In-toeing & Out-toeing (Pediatric)

What are in-toeing and out-toeing?

Most people's feet point straight ahead or slightly outward. Some people's feet, however, point inward. In-toeing affects infants and children and is generally noted by an inward rotated foot or feet. Out-toeing is just the opposite with an outward twist to the leg.

What causes in-toeing and out-toeing?

There are three common causes of in-toeing:

  1. Femoral torsion (also called femoral anteversion), in which the femur, or thighbone, is rotated inward. The child will stand with the kneecaps and toes pointing inward.
  2. Tibial torsion which is marked by an inward twist of the tibia or shinbone in the lower leg
  3. Metatarsus adductus in which the foot is bent inward like a kidney bean. Generally, the curve is very flexible and the foot can be straightened by gently pushing it in the opposite direction.

Out-toeing is much less common than in-toeing, but is caused mostly by an outward twisting of the shin bone (tibia) or the thigh bone (femur).

How are in-toeing and out-toeing diagnosed?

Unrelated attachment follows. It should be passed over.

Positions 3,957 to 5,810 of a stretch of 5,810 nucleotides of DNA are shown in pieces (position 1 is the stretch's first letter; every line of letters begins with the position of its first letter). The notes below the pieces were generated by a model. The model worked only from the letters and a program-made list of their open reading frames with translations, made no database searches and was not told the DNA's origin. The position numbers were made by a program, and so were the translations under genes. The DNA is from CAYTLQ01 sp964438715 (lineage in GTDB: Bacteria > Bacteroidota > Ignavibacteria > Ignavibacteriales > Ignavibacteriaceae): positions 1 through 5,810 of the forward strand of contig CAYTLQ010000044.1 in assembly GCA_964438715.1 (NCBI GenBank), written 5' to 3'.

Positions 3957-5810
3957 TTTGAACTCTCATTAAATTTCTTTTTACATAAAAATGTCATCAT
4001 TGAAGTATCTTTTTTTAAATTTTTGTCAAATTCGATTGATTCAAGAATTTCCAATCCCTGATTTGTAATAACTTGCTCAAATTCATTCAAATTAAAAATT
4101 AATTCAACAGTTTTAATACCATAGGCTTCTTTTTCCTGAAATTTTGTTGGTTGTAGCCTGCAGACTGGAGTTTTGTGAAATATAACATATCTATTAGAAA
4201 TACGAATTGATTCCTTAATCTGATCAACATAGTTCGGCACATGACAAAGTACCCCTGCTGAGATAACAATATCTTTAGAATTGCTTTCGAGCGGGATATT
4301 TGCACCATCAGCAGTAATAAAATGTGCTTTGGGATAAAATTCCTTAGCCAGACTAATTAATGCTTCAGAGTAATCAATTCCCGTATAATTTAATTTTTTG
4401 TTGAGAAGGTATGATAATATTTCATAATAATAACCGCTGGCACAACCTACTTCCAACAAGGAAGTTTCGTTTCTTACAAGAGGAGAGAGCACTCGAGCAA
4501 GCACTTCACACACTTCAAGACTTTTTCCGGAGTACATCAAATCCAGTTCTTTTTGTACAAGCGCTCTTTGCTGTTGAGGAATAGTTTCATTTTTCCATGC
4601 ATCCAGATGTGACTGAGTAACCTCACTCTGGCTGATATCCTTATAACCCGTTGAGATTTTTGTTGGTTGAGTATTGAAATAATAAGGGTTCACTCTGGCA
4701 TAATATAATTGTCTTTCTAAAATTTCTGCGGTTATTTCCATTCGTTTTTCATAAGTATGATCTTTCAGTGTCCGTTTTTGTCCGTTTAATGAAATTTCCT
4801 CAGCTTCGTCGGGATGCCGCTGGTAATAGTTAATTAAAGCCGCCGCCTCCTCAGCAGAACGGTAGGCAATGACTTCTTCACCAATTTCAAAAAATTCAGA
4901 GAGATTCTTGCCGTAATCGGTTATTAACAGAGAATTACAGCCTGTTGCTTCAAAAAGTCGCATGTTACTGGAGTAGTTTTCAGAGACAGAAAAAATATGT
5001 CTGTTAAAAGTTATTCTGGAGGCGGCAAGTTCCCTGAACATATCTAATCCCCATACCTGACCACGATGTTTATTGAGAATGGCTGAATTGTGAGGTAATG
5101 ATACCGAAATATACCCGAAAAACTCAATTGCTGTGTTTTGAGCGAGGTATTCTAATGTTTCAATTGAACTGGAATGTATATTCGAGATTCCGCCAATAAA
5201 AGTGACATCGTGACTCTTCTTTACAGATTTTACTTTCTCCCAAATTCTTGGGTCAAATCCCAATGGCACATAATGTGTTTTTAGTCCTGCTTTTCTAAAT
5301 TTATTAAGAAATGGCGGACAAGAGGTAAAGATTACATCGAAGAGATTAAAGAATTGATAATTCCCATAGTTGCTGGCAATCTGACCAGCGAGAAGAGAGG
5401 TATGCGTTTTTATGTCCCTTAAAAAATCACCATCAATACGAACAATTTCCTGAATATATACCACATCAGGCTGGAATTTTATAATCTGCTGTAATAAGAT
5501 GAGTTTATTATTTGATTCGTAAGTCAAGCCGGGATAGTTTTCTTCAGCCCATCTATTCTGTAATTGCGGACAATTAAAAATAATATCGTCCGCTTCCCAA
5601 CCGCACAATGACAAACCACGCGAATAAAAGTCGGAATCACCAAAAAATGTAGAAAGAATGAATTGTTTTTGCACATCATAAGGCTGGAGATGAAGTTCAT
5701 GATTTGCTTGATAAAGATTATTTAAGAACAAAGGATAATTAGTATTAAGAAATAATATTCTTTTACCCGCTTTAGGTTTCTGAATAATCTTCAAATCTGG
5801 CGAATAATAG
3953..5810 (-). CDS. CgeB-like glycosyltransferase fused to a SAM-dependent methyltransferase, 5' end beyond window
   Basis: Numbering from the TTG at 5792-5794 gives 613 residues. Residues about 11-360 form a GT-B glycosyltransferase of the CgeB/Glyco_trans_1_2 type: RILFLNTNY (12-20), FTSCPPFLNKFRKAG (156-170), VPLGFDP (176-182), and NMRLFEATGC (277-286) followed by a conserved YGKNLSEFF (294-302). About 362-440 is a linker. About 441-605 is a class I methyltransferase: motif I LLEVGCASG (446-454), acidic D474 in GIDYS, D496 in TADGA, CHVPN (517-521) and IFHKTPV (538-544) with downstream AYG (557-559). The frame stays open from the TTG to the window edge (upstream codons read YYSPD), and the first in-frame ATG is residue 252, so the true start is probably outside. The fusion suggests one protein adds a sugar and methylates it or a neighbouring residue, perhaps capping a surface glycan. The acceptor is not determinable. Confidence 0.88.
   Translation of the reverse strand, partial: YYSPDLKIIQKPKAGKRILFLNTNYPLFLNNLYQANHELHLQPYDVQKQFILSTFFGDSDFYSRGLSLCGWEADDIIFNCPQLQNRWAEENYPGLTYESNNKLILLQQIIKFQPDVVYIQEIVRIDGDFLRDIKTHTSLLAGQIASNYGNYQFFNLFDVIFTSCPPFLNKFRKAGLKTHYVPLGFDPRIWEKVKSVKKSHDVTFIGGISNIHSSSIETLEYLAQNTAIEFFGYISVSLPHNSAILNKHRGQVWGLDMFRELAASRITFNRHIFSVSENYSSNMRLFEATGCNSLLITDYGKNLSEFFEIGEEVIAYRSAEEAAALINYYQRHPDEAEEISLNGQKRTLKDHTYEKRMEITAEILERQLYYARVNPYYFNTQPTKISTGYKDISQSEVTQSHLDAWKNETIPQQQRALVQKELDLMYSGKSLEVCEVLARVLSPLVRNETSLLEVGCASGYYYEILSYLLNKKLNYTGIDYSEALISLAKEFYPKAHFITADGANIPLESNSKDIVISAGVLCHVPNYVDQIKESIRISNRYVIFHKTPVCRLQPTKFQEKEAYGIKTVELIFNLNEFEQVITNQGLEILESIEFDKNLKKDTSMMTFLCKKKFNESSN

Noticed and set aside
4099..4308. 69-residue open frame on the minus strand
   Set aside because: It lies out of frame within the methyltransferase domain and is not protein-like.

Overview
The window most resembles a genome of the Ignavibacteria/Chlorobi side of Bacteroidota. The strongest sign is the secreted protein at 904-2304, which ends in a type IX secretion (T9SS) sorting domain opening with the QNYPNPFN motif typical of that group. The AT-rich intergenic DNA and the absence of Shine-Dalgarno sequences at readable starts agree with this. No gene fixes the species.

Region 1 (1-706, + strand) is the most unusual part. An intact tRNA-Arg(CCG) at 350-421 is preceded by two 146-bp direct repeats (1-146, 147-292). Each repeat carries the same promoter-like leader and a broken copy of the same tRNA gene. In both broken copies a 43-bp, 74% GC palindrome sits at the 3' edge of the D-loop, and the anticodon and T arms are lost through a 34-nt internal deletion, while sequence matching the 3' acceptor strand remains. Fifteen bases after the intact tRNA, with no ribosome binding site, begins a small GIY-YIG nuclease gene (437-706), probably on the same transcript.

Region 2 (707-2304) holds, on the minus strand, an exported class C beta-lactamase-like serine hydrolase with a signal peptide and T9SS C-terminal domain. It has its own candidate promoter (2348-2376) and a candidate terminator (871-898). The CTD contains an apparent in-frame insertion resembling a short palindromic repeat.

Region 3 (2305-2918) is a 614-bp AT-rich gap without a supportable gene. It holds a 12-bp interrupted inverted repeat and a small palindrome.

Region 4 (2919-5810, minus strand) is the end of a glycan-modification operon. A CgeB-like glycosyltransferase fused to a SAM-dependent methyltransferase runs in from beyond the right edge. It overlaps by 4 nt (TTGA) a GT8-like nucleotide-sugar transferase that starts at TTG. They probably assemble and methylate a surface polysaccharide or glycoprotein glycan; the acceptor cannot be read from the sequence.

Generally a physical exam including watching the child walk (if they are walking independently) is the only thing necessary to diagnose in- or out-toeing. Rarely an x-ray is needed.

How are in-toeing and out-toeing treated?

In general, there are no treatments necessary as the common causes listed are normal variations in a growing child.

No bracing or shoe inserts have been shown to be effective since the twist in the bones usually improves over a period of time as the child grows and develops.

Children with in-toeing or out-toeing go on to have no limitations in their activities, from simple outdoor games to competitive sports.

While rotational problems may present some early challenges for children and parents alike, parents can expect their child to live a normal, active, and healthy life.

If a functional problem exists and the child is unable to walk or run effectively then a visit with a pediatric orthopedist may be warranted.